Yes. This is true.

This code should work under tsan if we replace:

        while (flag1.load(std::memory_order_relaxed)



        while (flag1.load(std::memory_order_acquire)

This should have the same performance on x86 (faster on Itanium?), but can slow down ARM for unsuccessful steal operation.

The question is: how many such places are in TBB code? If we are talking about few, then we could do some #ifdef's. E.g. a weird:






should work too.

But if you are up to not relying on standalone acquire/release fences then, of course, we can both make it work with tsan and not sprinkle the code with ifdef's.

`while (flag1.load(std::memory_order_acquire)` was in your original code, and as far as I recall it still has false positives.

The work stealing protocol is the main place where we try to keep atomic operations as lightweight as possible. There are also a few cases where we use epoch-based lazy synchronization - but overall, not so many perhaps.

Using ifdef's is in principle possible, though improving the tool to better handle standalone fences has its own value I believe. If not that, I think we would need to better understand what exactly cannot be handled well by the tool, in order to recognize these patterns in the code and find out how to change it.

Also, I think the model where one need to recompile TBB in order to analyze their own code for thread safety is, let's say, imperfect. First, it's extra burden on application developers; second, and perhaps more important, is that they do not test what they ship. I believe most of our customers who want to use ThreadSanitizer do not want to analyze TBB but interested in their own code. From that perspective, having some way to teach the tool about semantics of TBB operations - something like a config file specified via command line - could be useful. It would be pretty much the same as handling e.g. standard memory allocation routines, which "synchronize-with" each other in a certain way. Perhaps if the tool has some way to learn and take into account such relations for 3rd libraries like TBB, we could provide some configuration file (and also formally document these relations along the way).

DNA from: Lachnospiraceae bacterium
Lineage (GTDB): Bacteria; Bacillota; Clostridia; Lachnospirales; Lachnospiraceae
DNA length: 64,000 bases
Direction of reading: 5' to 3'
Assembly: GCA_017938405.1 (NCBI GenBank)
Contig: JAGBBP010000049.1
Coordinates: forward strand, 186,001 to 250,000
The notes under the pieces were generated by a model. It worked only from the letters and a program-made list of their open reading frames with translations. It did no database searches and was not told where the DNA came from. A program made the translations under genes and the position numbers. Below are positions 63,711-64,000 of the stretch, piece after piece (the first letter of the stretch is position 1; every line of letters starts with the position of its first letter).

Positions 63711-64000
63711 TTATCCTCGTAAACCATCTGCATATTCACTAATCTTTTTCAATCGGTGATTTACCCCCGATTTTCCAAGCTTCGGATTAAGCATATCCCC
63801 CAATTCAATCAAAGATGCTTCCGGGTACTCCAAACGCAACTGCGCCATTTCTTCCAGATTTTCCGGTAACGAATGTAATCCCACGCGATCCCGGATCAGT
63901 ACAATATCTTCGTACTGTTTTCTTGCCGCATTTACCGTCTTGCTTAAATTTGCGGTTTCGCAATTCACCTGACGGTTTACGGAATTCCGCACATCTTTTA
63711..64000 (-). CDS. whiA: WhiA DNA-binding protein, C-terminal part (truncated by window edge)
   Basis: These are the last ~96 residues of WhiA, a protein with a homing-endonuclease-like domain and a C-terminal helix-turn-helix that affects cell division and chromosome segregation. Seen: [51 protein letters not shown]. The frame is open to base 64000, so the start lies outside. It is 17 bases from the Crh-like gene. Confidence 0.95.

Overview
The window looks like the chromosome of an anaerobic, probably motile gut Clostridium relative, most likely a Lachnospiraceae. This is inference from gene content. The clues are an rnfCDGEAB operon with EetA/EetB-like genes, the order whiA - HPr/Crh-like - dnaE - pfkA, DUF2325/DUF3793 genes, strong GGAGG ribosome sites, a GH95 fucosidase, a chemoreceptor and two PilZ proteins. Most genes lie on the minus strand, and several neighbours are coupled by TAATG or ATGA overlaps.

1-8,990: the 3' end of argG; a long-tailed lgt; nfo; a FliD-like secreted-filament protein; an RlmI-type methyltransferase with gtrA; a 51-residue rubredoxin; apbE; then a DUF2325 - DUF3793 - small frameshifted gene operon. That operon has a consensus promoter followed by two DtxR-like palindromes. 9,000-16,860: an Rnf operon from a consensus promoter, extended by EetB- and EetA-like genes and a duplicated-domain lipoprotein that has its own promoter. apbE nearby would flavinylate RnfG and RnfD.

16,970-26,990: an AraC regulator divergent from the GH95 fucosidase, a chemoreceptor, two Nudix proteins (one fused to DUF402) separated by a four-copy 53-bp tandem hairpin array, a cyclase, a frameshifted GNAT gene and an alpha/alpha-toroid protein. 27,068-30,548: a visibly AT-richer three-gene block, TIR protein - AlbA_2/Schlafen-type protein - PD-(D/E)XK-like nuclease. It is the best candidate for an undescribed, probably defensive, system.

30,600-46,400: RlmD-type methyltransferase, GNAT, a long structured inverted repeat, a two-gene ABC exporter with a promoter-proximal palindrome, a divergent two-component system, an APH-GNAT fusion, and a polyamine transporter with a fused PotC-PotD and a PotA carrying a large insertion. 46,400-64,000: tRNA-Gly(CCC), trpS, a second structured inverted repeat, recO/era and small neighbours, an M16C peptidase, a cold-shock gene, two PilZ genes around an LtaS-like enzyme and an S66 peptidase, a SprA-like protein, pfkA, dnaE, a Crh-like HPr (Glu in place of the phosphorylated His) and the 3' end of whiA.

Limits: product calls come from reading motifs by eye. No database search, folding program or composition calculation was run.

> `while (flag1.load(std::memory_order_acquire)` was in your original code, and as far as I recall it still has false positives.

This version works without false positives.


Downloadtext/x-c++src test.cpp1.03 KB

> Using ifdef's is in principle possible, though improving the tool to better handle standalone fences has its own value I believe.

Not handling standalone acquire/release fences is somewhat intentional. The problem is that they have global effect on thread synchronization. Namely, a release fence effectively turns all subsequent relaxed stores into release stores, and synchronization operations are costly to model as compared to relaxed atomic operations. An acquire fence is even worse because it turns all preceding relaxed loads into acquire loads, which means that when we handle all relaxed loads as not-yet-materialized acquire loads just in case the thread will ever execute an acquire fence later.

Even if we implement handling of acquire/release fences in tsan as an optional feature, chances are that we won't be able to enable this mode on our projects because they are large in all respects (to put it mildly).

Combining memory ordering constraints with memory access also leads to more readable code. Which is usually a better trade-off for everything except the most performance-critical code (e.g. TBB).